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That's a neat formula, and directly applicable to having a bunch of objects in a git repository.

Applying the formula for 160bit SHA-1 you need 1.7e23 objects to get a 1% chance of collision. The current Linus kernel repository has 2.7 million objects. So to get a collision you'd need a repository that's 6e16 times larger. That should be plenty.

For some wacky perspective that's 10 million kernel sized contributions for every man woman and child on earth together in a single repository. It would seem git will reach plenty of other bottlenecks before SHA-1 becomes a problem...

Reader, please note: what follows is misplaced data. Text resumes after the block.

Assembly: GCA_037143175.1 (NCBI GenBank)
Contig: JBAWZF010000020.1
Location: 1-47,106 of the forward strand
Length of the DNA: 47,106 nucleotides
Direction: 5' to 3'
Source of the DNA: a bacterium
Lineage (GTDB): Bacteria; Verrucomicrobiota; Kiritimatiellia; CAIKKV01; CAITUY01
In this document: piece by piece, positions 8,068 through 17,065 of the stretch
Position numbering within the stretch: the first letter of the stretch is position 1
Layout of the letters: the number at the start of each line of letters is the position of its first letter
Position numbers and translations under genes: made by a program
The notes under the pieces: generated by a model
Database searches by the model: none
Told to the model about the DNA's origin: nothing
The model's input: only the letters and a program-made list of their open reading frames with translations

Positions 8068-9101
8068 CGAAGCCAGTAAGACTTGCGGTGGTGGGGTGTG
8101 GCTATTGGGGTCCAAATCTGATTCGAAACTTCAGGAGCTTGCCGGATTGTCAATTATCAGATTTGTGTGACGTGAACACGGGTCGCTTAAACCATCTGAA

It is a huge number. Of course the fun part is that after precisely calculating that probability and proving that we don't have anything to worry about, the next commit we make could collide... and it will be the only git collision within the history of human race.

Probabilities are fun, because anything non-zero is non-zero ;) (I don't expect to ever witness a git hash collision of course)

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